Evaluation and Continuous Quality Improvement in Early Childhood Systems
Definition: Analyzing the success of activities or processes in order to understand changes needed to achieve optimal outcomes for young children and their families. The purpose of this ongoing effort is to assure and improve the quality of services and the appropriateness and efficiency with which they are delivered.
In this resource
- Identify common outcomes and indicators that all early childhood services are aiming to achieve
- Come to agreement on definitions of home visiting, screening ,and other terms relevant to shared outcomes and indicators
- Align data collection measures and/or use common data collection tools
- Engage in cross-sector continuous quality improvement (CQI) to track progress on shared outcomes and make data-informed decisions
- Use CQI to assess how well home visiting is integrated into the broader early childhood system
- Support communities to engage in CQI at the local level
Home Visiting Accountability Legislation
Multiple states have passed home visiting accountability legislation requiring home visiting programs and funders to collaborate on system-building activities (such as intake and referral, professional development, and data systems) and annually report on joint outcomes.
- States that have passed home visiting accountability legislation as of summer 2016 include: Arkansas, Connecticut, Iowa, Kentucky, Maryland, Minnesota, New Mexico, Oklahoma, Rhode Island, Texas, and Vermont.
- In addition to the coordination and reporting requirements, many states includes requirements that all or a percentage of state funds must go to evidence-based models.
New Mexico developed common standards and outcomes measurement across home visiting programs.
- The Home Visiting Accountability Act, passed in 2013, created a framework for standards-based home visiting to ensure a level of quality and consistency in home visiting programs.
- New Mexico developed an outcomes measurement plan to monitor outcomes for children and families receiving home visiting. An annual outcomes report is released.
Michigan identified common data collection measures across home visiting providers and models.
- Although Michigan doesn’t have a statewide data system, they implemented key practices and processes to collect data consistently.
In Washington, a birth-to-3 implementation proposal outlined recommendations, including home visiting, for improving outcomes for infants and toddlers. The state is working to align data collection to be implemented in state FY2018–19 across eight home visiting models.
New York established five performance standards for MIECHV (Maternal, Infant and Early Childhood Home Visiting)-funded home visiting programs and uses data to engage programs in Continuous Quality Improvement (CQI).
- The five performance standards are: maintaining program fidelity, recruiting and retaining staff, recruiting and retaining high-risk families, coordinating with other maternal and child health programs, and improving outcomes for families.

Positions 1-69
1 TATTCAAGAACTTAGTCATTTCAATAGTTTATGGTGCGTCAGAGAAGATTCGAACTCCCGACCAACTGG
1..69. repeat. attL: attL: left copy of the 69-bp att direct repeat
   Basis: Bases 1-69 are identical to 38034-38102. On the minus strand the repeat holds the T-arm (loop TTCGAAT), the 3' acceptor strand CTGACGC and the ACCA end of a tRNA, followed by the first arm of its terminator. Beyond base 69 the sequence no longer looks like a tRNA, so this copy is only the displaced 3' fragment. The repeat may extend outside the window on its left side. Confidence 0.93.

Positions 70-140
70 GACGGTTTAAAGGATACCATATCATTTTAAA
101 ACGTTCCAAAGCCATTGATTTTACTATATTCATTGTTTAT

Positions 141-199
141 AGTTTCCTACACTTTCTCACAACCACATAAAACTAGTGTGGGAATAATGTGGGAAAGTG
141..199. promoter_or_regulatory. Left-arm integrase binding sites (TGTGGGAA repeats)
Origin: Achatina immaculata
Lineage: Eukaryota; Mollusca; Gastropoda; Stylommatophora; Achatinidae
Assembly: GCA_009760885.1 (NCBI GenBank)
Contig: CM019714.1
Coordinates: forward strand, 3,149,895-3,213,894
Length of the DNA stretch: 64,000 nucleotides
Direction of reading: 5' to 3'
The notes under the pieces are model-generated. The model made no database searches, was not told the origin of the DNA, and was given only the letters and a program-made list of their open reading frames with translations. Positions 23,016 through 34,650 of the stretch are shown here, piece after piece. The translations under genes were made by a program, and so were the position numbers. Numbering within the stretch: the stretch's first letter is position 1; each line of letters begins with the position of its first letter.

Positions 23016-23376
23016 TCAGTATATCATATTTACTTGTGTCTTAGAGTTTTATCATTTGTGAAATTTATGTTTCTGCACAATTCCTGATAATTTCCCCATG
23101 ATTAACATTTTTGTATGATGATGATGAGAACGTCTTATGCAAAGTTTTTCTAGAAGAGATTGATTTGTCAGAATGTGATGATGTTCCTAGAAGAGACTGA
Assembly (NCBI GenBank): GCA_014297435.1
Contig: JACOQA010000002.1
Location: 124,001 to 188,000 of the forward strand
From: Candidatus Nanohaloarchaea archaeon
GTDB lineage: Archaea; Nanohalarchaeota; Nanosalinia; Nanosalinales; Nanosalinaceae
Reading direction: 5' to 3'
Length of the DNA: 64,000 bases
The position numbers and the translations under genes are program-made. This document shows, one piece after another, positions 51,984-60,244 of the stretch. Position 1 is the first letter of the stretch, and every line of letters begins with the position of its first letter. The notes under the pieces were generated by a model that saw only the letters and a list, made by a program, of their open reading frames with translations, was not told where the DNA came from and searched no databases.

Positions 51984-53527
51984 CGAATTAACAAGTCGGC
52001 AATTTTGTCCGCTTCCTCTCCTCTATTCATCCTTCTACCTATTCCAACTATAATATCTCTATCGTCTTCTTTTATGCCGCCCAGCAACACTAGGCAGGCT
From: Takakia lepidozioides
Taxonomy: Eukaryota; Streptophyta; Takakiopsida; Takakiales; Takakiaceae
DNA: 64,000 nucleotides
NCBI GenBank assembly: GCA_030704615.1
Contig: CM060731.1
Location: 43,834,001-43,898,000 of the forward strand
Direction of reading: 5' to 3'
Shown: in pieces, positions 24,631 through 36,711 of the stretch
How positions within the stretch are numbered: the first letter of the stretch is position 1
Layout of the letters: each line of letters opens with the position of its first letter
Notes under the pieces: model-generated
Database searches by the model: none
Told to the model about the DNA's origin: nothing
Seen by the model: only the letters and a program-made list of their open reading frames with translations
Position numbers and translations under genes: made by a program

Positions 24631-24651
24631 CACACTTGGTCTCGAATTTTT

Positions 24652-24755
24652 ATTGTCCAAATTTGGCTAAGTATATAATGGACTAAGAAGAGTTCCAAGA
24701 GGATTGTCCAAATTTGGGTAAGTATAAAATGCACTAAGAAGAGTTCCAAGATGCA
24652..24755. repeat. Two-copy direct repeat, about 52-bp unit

- CQI focused on retention strategies through a MIECHV competitive grant.
- NOTE about the hyperlink: The measures are not posted independently, only as part of the original Request for Applications to support Nurse Family Partnership and Healthy Families America programs with MIECHV funding.
Through MIECHV, Missouri piloted world cafes in one community to develop local CQI plans to address challenges identified in home visiting benchmark data.
- Missouri struggled to get buy-in for CQI at the local level so implemented a world café pilot.
- Missouri found this strategy successful when the topics are relevant for community partners and are drawn from their benchmark data.
Illinois contracts with a CQI facilitator to work with home visiting programs and communities; issues are brought to the state when state-level action is needed.
- A CQI facilitator works with seven communities and 25 providers currently, but those numbers soon will double.
- Illinois also hired a quality assurance coordinator to assist with CQI.
- One example of an issue brought to the state was the safety of home visitors.
Massachusetts is evaluating home visiting system efforts at the service delivery, community, and state levels. This includes community capacity and integration of home visiting into the system of care at the local level and coordination at the state level. • The evaluation is a collaborative partnership between the Massachusetts Department of Public Health and external evaluation partners.
- The evaluation takes place at multiple levels: individual outcomes, program processes, community capacity and systems of care, and state systems and sustainability.
- At the state systems level, they are evaluating coordination and collaboration among state agencies, as well as system sustainability in evolving early childhood systems of care.
Intertribal Council of Michigan
Intertribal Council of Michigan spent 2 years collecting data on communities’ needs and readiness through community conversations, then shared the data with each tribe and hosted summits to create plans for addressing the needs.
- The Honoring Our Children Initiative, with support from the W. K. Kellogg Foundation, collected community/tribal level data beginning in 2012 through a series of focus groups, surveys, and discussions with tribal families, staff, and leaders.
- They partnered with the Michigan State University Native American Institute to analyze the data by community.
- Analyzed data were shared with each community/tribe about their own priorities and those of the tribal nation as a whole.
- Summits were held to develop plans for moving forward.
- Working together better has resulted in improved communications and referrals across programs.